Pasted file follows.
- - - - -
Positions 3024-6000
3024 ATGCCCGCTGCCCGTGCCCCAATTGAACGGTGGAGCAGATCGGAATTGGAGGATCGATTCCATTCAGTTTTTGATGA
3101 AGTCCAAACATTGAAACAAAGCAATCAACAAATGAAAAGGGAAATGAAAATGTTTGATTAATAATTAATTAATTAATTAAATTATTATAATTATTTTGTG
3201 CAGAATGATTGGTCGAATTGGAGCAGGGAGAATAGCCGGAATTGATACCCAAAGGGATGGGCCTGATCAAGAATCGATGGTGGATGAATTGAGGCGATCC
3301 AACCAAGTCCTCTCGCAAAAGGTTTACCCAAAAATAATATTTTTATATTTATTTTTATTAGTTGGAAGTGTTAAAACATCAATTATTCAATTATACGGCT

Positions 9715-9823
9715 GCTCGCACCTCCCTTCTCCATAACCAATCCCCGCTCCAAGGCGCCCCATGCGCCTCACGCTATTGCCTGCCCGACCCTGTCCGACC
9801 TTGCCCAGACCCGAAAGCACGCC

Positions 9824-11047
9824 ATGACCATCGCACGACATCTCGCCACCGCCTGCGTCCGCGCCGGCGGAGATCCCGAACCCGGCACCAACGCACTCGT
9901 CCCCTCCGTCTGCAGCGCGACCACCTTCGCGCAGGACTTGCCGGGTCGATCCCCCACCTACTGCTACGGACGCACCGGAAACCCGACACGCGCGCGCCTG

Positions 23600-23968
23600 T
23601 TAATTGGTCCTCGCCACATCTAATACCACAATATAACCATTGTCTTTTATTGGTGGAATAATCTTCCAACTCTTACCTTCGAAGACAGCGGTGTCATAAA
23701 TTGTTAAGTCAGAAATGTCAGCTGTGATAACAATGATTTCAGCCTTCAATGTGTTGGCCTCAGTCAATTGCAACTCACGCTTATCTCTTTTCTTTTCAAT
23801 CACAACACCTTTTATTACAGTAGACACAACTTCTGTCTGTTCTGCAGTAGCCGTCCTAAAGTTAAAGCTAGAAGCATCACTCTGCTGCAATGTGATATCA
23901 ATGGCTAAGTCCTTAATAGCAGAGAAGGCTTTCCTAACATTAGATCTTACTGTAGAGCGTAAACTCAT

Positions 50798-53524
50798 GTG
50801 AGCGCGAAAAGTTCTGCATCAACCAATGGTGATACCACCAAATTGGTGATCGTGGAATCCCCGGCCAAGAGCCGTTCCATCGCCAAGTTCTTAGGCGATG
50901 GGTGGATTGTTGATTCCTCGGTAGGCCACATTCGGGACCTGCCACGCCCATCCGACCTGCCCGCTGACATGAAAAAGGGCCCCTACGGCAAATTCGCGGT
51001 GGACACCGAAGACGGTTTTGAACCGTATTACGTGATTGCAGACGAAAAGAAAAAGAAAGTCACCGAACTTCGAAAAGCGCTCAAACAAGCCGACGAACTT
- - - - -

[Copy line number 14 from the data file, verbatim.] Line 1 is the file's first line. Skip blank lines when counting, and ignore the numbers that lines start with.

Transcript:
23601 TAATTGGTCCTCGCCACATCTAATACCACAATATAACCATTGTCTTTTATTGGTGGAATAATCTTCCAACTCTTACCTTCGAAGACAGCGGTGTCATAAA